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Stephen Breyer: We didn’t know too much about the real problems in the country, I’d say that. I mean there are problems of race that we hardly knew existed in San Francisco, but they were right in front us. And gradually we got to see what they were. I can remember my mother telling me one day she had a friend who was black, and they wanted to go to a restaurant for lunch. And they were gonna go to the Saint Francis Hotel, and they were discussing whether they could. And that was San Francisco, that wasn’t the South. there is not a magic answer. You know I’m probably . . . since I recently wrote a dissent in a case involving the use of race-conscious criteria in the schools . . . whether the city of Seattle could use . . . As one criteria among several, they allowed high school students freedom to choose whatever school they wanted. They listed preferences. But they said no school could be more than 85% white. Basically that was their criteria. And the question was, “Could they actually overtly, in that way, use a racial criteria?” And the court, 5 to 4, decided that they could not. They could not. I dissented. I thought, “Of course they can’t.” Were consequences relevant there? They certainly were to me. Because I said, “If you interpret the equal protection clause to forbid this, how are people supposed to deal with problems of race and poverty in inner cities of America?” And I see the Constitution as a very workable document. I think Madison’s genius was to say we’re going to get these values. We stay the same. And we’re gonna embody them in words that allow their application over the course of the next 400, 500 years, if not longer. And to do that, you have to refer back to how do these values apply today? What’s the value of the equal protection clause? Trying to bring us together; trying to create one nation; trying to create race . . . separate . . .  a caste system; and try to create one country out of this diversity. And it’s a miracle, but we’ve been able to do that to a degree. There’s still plenty of problems. And for me to think of that clause being posed as an obstacle to such an effort, I just think that that was wrong. And I expressed by view very concisely in about 77 pages. To go back to a specific case, I was most pessimistic about the court’s decision in the Seattle case involving the use of race-conscious criteria. When I think about that seriously, I was in the dissent. I think it was a bad decision. That’s what I wrote. It impedes the ability of communities to take people who are isolated in the center of the city, very poor, family background could be terrible, and lacking opportunity, and try to work out the problems in the community context. So I think this is a bad decision. It’s a throwback. But it’s only a throwback, you see? Because really, ultimately, I am an optimist. And ultimately, I do think that people overcome even this kind of a barrier. And people figure out how to solve these problems . . . not perfectly, but we’ll do it. The country itself is becoming much more of a diverse country, and yet we can cooperate. We cooperate. We know how to do it. That’s really, I think, our great . . . If there’s an American contribution, I think it’s in that respect . . . the respect of being open, and coming into a problem and not being prejudiced about it; and trying to look for whatever solution arises out of a problem. It’s a pragmatic attitude. It’s an attitude that is not a respecter of persons. It’s a respecter of problems. And we don’t just take what people say as if from on high.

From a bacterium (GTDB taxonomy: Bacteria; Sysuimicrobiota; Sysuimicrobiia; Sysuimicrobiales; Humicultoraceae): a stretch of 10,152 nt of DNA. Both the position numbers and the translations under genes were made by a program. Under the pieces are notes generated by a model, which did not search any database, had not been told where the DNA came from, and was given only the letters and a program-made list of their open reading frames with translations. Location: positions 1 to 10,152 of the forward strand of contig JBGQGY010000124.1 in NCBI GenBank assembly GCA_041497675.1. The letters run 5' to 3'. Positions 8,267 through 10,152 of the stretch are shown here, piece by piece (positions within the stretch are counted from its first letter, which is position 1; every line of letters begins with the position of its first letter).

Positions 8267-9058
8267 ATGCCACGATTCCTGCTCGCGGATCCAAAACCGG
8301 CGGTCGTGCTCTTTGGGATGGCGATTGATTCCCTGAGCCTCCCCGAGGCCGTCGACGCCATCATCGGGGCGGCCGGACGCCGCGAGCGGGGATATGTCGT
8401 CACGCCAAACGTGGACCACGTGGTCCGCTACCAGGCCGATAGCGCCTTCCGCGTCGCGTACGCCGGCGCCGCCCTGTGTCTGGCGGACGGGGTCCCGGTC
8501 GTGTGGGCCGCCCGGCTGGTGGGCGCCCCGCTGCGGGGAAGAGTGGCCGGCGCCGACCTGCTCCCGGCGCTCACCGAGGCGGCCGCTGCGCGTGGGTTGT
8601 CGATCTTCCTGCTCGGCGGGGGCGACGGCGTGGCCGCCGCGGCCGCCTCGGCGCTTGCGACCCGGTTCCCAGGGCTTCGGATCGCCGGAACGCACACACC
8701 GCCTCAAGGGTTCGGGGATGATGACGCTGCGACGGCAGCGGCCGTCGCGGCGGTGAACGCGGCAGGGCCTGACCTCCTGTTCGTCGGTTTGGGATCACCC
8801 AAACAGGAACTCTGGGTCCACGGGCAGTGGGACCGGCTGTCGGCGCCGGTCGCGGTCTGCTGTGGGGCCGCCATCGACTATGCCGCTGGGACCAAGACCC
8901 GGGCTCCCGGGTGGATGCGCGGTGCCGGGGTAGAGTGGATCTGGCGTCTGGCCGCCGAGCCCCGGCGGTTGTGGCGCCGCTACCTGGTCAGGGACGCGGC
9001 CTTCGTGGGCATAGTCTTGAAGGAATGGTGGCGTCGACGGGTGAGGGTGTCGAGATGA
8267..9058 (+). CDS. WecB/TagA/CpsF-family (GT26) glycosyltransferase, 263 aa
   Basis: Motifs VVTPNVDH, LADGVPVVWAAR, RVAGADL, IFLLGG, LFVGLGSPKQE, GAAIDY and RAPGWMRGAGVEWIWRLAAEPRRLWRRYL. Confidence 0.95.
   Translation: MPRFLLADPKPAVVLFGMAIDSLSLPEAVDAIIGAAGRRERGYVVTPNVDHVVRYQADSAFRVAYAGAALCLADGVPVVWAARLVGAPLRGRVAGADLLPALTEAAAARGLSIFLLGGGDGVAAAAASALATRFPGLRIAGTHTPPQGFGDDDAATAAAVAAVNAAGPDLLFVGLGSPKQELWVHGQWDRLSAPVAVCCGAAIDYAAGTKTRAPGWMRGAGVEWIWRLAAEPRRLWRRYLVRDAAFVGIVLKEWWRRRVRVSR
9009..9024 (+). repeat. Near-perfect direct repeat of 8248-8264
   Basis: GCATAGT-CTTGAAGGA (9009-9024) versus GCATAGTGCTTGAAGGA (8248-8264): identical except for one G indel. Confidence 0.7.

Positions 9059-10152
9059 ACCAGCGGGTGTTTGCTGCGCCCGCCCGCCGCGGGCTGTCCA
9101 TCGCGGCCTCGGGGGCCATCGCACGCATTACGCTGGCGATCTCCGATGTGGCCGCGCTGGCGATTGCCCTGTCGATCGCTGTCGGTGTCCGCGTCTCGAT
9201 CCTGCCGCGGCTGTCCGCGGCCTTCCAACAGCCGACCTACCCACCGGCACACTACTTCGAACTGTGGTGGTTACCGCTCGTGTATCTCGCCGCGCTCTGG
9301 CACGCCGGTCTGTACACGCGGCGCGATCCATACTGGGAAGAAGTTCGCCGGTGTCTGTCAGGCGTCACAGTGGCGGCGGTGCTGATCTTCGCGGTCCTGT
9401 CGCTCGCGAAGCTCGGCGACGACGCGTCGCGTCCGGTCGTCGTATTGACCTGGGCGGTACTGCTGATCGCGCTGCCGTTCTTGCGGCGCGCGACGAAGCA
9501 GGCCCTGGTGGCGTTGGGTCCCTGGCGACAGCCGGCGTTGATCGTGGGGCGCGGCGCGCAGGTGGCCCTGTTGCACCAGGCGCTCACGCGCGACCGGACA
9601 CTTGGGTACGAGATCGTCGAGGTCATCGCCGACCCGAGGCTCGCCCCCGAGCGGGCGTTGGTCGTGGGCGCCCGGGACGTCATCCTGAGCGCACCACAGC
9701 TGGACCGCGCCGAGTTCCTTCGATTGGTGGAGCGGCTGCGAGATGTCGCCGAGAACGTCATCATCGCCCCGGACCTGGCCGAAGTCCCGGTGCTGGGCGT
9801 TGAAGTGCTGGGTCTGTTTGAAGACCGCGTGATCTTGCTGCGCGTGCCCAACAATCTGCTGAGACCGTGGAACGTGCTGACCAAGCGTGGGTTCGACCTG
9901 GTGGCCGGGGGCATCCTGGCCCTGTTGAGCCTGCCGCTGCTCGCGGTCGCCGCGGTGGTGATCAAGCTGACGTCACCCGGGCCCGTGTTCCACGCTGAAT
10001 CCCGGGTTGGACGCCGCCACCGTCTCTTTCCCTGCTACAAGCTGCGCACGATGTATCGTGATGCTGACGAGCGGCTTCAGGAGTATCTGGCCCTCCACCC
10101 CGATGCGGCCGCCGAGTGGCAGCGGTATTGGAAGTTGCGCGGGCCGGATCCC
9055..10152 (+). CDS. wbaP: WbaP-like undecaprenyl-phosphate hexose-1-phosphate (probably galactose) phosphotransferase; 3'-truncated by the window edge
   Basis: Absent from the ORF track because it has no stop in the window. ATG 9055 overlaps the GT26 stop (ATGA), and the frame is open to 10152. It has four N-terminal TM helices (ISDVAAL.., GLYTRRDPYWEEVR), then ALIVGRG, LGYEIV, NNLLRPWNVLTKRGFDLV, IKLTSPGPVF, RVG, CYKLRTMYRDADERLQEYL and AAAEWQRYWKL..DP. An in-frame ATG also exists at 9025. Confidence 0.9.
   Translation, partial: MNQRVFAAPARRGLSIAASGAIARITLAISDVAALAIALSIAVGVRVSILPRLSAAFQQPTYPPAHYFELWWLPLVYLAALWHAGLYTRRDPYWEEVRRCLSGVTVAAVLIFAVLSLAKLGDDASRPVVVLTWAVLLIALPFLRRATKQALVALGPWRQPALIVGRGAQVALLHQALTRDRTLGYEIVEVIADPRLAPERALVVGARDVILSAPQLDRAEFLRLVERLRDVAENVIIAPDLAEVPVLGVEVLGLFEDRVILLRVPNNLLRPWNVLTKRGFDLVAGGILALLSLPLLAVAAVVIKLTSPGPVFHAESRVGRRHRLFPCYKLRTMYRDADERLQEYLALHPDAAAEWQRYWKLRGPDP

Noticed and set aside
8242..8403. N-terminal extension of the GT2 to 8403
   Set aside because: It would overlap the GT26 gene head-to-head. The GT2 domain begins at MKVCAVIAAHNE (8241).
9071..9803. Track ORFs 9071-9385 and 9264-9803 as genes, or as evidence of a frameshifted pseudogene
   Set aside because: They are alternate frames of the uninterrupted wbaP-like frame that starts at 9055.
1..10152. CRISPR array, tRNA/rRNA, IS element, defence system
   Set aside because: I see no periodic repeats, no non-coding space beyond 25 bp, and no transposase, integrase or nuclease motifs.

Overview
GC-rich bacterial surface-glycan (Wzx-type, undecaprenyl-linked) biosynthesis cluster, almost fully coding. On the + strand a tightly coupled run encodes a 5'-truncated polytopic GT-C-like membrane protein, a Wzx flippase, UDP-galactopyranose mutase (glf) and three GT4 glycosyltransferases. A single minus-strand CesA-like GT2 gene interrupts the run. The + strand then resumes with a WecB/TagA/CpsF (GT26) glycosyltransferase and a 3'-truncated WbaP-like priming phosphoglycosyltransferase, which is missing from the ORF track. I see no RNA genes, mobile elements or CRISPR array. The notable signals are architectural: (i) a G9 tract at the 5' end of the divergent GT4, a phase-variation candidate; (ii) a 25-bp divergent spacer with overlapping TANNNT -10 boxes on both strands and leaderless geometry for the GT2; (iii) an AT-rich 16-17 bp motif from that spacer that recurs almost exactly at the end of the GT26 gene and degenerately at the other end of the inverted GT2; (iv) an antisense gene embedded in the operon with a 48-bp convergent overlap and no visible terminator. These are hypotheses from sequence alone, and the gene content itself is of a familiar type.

Recorded on: 7/5/2007 at The Aspen Ideas Festival


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